You might find yourself working on a dev team of like-minded people who take software very seriously, and truly feel that every aspect of the code – from the way it looks, to test coverage, to feature sets – reflect who they are as people. They’re proud of what they do, so they refuse to fail, and refuse to let problems or hurdles get in their way. These are usually the people who out-perform others, go on to get great reviews, and eventually get those early promotions.
To their credit, they might be (and the few that I work with are) some of the hardest-working people you’ll ever meet. Their determination to deliver quality products on time and exceed client expectations is something to be lauded. Their willingness to push themselves and their team to deliver amazing work takes a fearlessness that doesn’t go unnoticed. And as much as their peers might see them putting in extra effort, it very well may be only a fraction of the total extra effort they put in when no one is around.
Enter the Problem
A determination to succeed may sometimes translate to a fear of failure. And in Agile, the goal is always to fail early, fail often when failure is necessary; the hope being that when a team fails, they pivot their processes as needed and keep going.
What happens when a team doesn’t fail? Is there ever a major road-block that forced the entire team to stop, look around, and find that point where things start to go downhill? Is anyone asking, “Hey, should we really be doing this right now?”, or is the sentiment to just keep sprinting and prove awesomeness?
Without that failure, the team falls back to the sprint retro to set todos that are meant to help improve the process going forward. A safe and constructive meeting, the retro’s purpose is to raise concerns, express doubts, point out successes, and think of ways to improve processes going forward.
So the question then becomes, whose responsibility is it to take those points gleaned from the retro and apply them to processes mid-sprint? If it’s not the person in charge, does that person have the authority to get in the way of what people are doing, in an effort to rein them in and remind them that there’s a better way? Is anyone keeping track of the improvements that aren’t implemented as the sprints add up?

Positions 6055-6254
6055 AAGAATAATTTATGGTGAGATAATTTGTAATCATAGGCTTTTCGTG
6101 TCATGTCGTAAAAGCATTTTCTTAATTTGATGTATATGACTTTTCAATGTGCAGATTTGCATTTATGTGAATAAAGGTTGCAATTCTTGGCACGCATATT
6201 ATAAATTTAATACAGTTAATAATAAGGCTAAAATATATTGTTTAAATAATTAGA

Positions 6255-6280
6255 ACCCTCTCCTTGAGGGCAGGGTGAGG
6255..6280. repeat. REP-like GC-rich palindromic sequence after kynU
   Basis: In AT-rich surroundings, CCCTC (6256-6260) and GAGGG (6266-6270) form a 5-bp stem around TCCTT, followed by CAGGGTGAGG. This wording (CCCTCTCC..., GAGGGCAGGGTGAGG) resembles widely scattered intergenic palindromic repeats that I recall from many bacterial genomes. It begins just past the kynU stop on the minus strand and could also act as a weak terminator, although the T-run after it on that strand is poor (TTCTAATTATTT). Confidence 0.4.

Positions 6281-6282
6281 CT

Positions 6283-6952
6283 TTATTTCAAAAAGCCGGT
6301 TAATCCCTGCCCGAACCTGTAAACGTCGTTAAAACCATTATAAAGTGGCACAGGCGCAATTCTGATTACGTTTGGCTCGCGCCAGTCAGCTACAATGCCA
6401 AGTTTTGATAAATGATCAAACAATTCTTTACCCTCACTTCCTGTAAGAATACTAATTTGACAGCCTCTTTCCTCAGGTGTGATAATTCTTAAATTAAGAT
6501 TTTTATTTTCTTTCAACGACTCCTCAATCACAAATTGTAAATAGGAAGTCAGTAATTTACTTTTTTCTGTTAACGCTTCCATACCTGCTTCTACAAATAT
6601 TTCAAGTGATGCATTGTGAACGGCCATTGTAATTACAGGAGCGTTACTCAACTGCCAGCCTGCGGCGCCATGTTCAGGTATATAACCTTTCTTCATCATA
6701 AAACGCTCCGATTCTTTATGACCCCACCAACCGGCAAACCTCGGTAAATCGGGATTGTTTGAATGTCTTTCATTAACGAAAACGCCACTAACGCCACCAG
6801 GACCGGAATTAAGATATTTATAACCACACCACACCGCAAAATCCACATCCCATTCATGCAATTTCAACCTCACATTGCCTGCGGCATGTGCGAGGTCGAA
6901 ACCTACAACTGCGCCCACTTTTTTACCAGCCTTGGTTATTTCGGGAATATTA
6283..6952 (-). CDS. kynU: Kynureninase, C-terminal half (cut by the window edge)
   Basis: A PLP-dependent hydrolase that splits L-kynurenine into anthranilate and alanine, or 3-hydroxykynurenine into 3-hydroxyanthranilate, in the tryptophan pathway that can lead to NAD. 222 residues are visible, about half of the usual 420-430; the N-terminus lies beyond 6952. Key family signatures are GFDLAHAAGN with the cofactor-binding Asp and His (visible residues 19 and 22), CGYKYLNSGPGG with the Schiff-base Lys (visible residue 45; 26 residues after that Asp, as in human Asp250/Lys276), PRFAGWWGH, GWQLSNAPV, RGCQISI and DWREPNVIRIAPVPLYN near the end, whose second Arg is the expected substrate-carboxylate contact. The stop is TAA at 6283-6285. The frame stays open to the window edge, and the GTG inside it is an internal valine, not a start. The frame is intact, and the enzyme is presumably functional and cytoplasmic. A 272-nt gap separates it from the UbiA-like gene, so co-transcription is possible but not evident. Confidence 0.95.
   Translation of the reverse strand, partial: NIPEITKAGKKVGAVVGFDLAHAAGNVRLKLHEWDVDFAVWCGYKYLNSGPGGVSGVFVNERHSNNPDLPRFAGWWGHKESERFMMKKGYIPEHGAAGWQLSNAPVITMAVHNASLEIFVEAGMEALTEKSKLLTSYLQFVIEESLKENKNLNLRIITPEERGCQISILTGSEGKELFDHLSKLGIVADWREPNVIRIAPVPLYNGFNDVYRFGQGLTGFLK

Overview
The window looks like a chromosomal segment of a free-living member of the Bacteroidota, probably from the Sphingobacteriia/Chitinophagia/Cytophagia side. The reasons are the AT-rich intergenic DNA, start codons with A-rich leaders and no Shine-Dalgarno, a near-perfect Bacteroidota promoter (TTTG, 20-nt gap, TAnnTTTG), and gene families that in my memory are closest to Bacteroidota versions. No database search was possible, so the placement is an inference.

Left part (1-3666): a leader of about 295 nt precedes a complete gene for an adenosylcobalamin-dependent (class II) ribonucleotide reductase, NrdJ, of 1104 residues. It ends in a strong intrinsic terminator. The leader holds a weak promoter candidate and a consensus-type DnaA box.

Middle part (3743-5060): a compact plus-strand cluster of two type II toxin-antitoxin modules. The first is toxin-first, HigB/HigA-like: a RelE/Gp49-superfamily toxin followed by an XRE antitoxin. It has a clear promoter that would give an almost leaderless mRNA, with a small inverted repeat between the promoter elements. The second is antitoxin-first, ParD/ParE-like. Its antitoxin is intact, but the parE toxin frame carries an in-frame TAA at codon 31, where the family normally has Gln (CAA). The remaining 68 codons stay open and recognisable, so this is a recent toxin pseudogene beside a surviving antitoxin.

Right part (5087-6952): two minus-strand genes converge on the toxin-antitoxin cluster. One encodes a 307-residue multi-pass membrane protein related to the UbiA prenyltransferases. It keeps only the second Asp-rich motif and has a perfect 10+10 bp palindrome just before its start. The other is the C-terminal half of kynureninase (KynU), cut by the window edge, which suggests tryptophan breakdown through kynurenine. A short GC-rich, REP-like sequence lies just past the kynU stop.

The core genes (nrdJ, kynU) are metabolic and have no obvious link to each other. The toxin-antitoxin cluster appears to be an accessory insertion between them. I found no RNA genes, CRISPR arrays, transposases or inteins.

A universal example: integration day
Let’s take a look at integration day. We’ve all been through them, time and time again. It’s the day when we strip out the mock data from the front end, and revise all of our API calls to hit the backend REST endpoints. Despite Postman collections, data mappings, sharing JSON back and forth, integration almost never goes as planned. It’s so rare that the times in which integration actually worked out as planned really stand out in our minds. We talk about them at the bars after work.
I can’t tell you how many times I’ve brought up integration day in sprint retros. Everyone agrees, integration day sucks. Everyone agrees, integration day needs to go. And yet, every sprint, we integrate around the middle- of the second week. That’s two-to-three days for QA and debugging, with a code freeze at noon on the Friday before the demo.
But guess what – we get it done. Because we’re like-minded, success-driven individuals. We arrive early, work late, and make sure that we deliver on time, every time. We have yet to fail a sprint, so we continue with our broken process.